IN THE most relatable moment we've seen all series, Married At First Sight's scorned wife Tracey has confessed to doing something so spiteful it causes me to look at her in awe and dream of one day replicating the bitter move.

Broken and in tears on Wednesday night, Tracey makes the admission after keeping it secret for weeks. The other couples gasp. And Dean, who until now has held the power in this tumultuous relationship, glares at his wife the same way I glare at food delivery people when my box of hot chips is suspiciously half-empty.

It's the final dinner party before the vow renewal ceremony and, honestly, there's just nothing left for these people to say to each other. After two months together, they all sit and stare at each other in silence. It's like when you go home to visit family for Christmas and, after a day, all you can do is dream about the life you once had where you could watch Netflix in your underwear and go to the bathroom without someone knocking on the door and asking what you're doing.

These people are days away from being shoved out of the spotlight and sent back to their suburban lives, and they have nothing left to offer. Anticipating this boredom, the experts have schemed with the producers and come up with a fun game to troll the contestants and bring resentment to the surface this evening.

We sit everyone down at the table and tell them dinner is served before sending the waiters out. But instead of food, everyone's served a bunch of intrusive questions scribbled on tiny pieces of paper. Try it at your next dinner party! Hostess tip from me to you: You can substitute intrusive questions with personalised insults.

"There is nowhere to hide from the honesty box," John Aiken says menacingly. And it's true. Well, unless someone brings a really big box of their own and hides in it when the honesty box appears. But the chances of anyone here having that kind of grand foresight is slim.

John and Melissa are up first and we sigh with exhaustion. Their honesty box only contains questions about distance and their conversation is as interesting as the two-hour drive that separates their homes.

Producers have gotten really lazy and, when it comes to Sarah and Telv, there's another question about distance. Bored, I hijack the process and ask a better question.

"Telv, are your lovely freckles natural or do you dot them on with a lipliner pencil?" I inquire.

He doesn't confirm or deny.

When it comes to Ashley and Troy, I go all Leigh Sales on them.

"Do you regret wearing personalised trucker hats to an evening event when the invite clearly stipulated the dress code is cocktail?" I ask them, witheringly.

Yes you.
Yes you.

Riled by my grilling, Ashley has a question to fire at Troy.

"When you said, on the couch, that you were in love with me, do you 100 per cent think you were? Or you just said it for the sake of it?" she asks.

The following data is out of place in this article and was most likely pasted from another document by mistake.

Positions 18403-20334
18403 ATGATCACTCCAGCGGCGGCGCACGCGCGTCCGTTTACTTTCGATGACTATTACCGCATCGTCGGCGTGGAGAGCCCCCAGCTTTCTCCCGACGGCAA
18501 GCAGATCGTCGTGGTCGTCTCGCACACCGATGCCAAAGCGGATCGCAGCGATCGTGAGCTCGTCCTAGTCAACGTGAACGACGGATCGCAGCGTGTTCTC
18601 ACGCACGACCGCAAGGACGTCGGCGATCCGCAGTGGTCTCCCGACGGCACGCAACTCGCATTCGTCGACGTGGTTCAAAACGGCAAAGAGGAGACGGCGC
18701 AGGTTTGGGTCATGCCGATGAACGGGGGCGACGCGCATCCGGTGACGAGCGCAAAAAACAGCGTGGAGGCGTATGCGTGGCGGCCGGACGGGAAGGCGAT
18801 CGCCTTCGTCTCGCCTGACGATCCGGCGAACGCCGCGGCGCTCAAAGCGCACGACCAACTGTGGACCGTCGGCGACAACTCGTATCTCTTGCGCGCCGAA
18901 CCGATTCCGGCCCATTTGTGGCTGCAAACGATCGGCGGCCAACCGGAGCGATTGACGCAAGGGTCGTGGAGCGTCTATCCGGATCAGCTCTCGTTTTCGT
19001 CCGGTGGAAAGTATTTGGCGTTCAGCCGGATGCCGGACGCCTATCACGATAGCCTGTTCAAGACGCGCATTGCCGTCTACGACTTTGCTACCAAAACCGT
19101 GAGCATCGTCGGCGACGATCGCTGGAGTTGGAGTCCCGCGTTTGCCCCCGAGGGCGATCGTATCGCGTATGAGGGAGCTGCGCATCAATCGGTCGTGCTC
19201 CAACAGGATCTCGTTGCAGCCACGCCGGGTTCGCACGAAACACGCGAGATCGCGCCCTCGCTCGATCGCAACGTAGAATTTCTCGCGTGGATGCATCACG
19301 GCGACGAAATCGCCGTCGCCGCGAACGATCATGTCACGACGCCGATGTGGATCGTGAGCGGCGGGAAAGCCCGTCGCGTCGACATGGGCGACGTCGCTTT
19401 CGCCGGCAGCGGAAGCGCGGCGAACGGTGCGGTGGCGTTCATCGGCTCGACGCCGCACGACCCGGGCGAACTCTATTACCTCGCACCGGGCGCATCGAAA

Ashley's gone in hard. And she's not prepared for Troy's honest reply.

"That same night on the couch was the same night I asked you into the bedroom. It was the same night that you declined it," he spits back, still hurt by the rejection.

"There's an amazing side to you which I am in love with ... when I see it. But there are two sides to you and I haven't been in a relationship with someone who has had sudden changes

like this."

I've had this exact same conversation with exes because, like Ashley, I'm a moody and high-maintenance witch who does what she likes. I'm like a really bitchy cat. A guy can be rubbing my stomach on the couch and one second I'm loving it and the next I'm clawing his face and biting his forearm while hissing something about carbohydrates.

When it comes time for Dean's questions, Tracey licks her lips in anticipation and also out of habit.

Someone buy her some Carmex.
Someone buy her some Carmex.

They crap on about Davina again and Dean apologises and, knowing Tracey would work herself up into a spin, the producers have planted a terrific follow-up question.

"If I did to you with another guy what you did to me with Davina would you have stayed with me in this experiment?" Tracey sobs as she reads aloud the slip of paper.

"F*ck," she whispers, with her face in her hands.

She's broken by the question. But it's Dean's answer that destroys her.

"Judging from my past, there's a chance I may have left," he admits.

Tears stream down Tracey's face. She feels foolish. But in an instant, she flips it back on Dean with an admission that makes him the fool.

"Why did you stay?" Dean asks his wife.

"I stayed because I saw something in you the minute I met you. I could see why the experts matched us," she begins. "And it killed me that you couldn't see it. And you were so quick to leave."

Dean looks at his wife with sympathy. But it doesn't last. Finally, Tracey reveals the brutal truth behind her decision to stay.

"I stayed out of spite," she says. "I was so humiliated and I wanted you to feel a consequence of what you did."

‘Why are these chips half-empty?’
‘Why are these chips half-empty?’

Super pleased with herself, Tracey smugly licks her lips again. Dean buries his anger and humiliation. He overcomes his rage and tells his wife that everything's OK. But the moment Tracey turns her back, he takes a cheap dig and does a bitchy impression of her.

Ugh low blow.
Ugh low blow.

Tracey's admission causes a shift in her relationship and the power suddenly flips. She didn't stay because she was enamoured of Dean. She stayed out of spite and to get revenge. I've never loved love more than I do right now, you guys.

For more observations on hiding in really big boxes and being a high-maintenance witch, follow me on Twitter: @hellojamesweir


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